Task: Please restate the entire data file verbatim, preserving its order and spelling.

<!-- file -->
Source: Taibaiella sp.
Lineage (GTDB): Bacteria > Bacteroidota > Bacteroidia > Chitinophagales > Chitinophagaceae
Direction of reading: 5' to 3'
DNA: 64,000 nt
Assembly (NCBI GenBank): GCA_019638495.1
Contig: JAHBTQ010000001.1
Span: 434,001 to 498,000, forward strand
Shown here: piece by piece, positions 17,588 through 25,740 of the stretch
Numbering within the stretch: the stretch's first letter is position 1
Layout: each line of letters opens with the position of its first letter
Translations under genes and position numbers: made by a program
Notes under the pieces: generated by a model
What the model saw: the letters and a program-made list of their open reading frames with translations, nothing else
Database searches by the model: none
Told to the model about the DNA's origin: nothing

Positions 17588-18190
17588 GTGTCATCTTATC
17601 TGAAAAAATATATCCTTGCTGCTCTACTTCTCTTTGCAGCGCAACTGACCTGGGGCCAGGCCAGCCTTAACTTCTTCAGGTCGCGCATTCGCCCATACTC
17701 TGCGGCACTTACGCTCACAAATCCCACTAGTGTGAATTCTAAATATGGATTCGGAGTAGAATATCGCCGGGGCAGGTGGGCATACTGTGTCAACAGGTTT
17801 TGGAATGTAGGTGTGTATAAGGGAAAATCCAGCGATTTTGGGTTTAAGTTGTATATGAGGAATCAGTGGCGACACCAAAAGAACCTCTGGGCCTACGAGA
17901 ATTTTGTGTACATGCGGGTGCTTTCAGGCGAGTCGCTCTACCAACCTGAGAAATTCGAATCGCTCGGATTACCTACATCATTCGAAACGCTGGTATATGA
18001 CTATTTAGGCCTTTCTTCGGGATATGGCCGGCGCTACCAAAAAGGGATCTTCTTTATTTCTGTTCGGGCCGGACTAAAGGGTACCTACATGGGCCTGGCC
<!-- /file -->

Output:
Source: Taibaiella sp.
Lineage (GTDB): Bacteria > Bacteroidota > Bacteroidia > Chitinophagales > Chitinophagaceae
Direction of reading: 5' to 3'
DNA: 64,000 nt
Assembly (NCBI GenBank): GCA_019638495.1
Contig: JAHBTQ010000001.1
Span: 434,001 to 498,000, forward strand
Shown here: piece by piece, positions 17,588 through 25,740 of the stretch
Numbering within the stretch: the stretch's first letter is position 1
Layout: each line of letters opens with the position of its first letter
Translations under genes and position numbers: made by a program
Notes under the pieces: generated by a model
What the model saw: the letters and a program-made list of their open reading frames with translations, nothing else
Database searches by the model: none
Told to the model about the DNA's origin: nothing

Positions 17588-18190
17588 GTGTCATCTTATC
17601 TGAAAAAATATATCCTTGCTGCTCTACTTCTCTTTGCAGCGCAACTGACCTGGGGCCAGGCCAGCCTTAACTTCTTCAGGTCGCGCATTCGCCCATACTC
17701 TGCGGCACTTACGCTCACAAATCCCACTAGTGTGAATTCTAAATATGGATTCGGAGTAGAATATCGCCGGGGCAGGTGGGCATACTGTGTCAACAGGTTT
17801 TGGAATGTAGGTGTGTATAAGGGAAAATCCAGCGATTTTGGGTTTAAGTTGTATATGAGGAATCAGTGGCGACACCAAAAGAACCTCTGGGCCTACGAGA
17901 ATTTTGTGTACATGCGGGTGCTTTCAGGCGAGTCGCTCTACCAACCTGAGAAATTCGAATCGCTCGGATTACCTACATCATTCGAAACGCTGGTATATGA
18001 CTATTTAGGCCTTTCTTCGGGATATGGCCGGCGCTACCAAAAAGGGATCTTCTTTATTTCTGTTCGGGCCGGACTAAAGGGTACCTACATGGGCCTGGCC